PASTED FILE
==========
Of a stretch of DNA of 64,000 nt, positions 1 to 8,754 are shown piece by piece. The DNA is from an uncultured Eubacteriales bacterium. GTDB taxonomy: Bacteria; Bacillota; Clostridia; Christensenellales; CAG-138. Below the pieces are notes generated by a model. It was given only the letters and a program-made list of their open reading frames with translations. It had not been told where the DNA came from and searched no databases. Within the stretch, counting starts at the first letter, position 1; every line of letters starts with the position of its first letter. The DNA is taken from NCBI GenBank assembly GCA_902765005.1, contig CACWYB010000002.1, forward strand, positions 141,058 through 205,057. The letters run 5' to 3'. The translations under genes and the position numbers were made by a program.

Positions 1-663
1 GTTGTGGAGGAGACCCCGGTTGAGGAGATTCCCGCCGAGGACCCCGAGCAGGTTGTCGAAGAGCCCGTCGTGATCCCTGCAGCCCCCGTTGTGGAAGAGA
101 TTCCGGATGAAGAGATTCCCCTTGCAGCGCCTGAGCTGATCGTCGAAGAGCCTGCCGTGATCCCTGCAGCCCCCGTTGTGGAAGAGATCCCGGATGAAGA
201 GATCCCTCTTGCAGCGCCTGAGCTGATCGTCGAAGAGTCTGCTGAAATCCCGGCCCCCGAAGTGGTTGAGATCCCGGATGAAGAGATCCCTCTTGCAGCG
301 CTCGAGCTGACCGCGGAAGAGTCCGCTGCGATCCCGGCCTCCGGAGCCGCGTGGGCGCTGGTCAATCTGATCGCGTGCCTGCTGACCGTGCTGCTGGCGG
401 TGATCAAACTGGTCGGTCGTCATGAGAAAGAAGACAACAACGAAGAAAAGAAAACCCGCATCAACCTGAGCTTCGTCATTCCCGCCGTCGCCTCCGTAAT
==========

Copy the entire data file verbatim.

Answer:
Of a stretch of DNA of 64,000 nt, positions 1 to 8,754 are shown piece by piece. The DNA is from an uncultured Eubacteriales bacterium. GTDB taxonomy: Bacteria; Bacillota; Clostridia; Christensenellales; CAG-138. Below the pieces are notes generated by a model. It was given only the letters and a program-made list of their open reading frames with translations. It had not been told where the DNA came from and searched no databases. Within the stretch, counting starts at the first letter, position 1; every line of letters starts with the position of its first letter. The DNA is taken from NCBI GenBank assembly GCA_902765005.1, contig CACWYB010000002.1, forward strand, positions 141,058 through 205,057. The letters run 5' to 3'. The translations under genes and the position numbers were made by a program.

Positions 1-663
1 GTTGTGGAGGAGACCCCGGTTGAGGAGATTCCCGCCGAGGACCCCGAGCAGGTTGTCGAAGAGCCCGTCGTGATCCCTGCAGCCCCCGTTGTGGAAGAGA
101 TTCCGGATGAAGAGATTCCCCTTGCAGCGCCTGAGCTGATCGTCGAAGAGCCTGCCGTGATCCCTGCAGCCCCCGTTGTGGAAGAGATCCCGGATGAAGA
201 GATCCCTCTTGCAGCGCCTGAGCTGATCGTCGAAGAGTCTGCTGAAATCCCGGCCCCCGAAGTGGTTGAGATCCCGGATGAAGAGATCCCTCTTGCAGCG
301 CTCGAGCTGACCGCGGAAGAGTCCGCTGCGATCCCGGCCTCCGGAGCCGCGTGGGCGCTGGTCAATCTGATCGCGTGCCTGCTGACCGTGCTGCTGGCGG
401 TGATCAAACTGGTCGGTCGTCATGAGAAAGAAGACAACAACGAAGAAAAGAAAACCCGCATCAACCTGAGCTTCGTCATTCCCGCCGTCGCCTCCGTAAT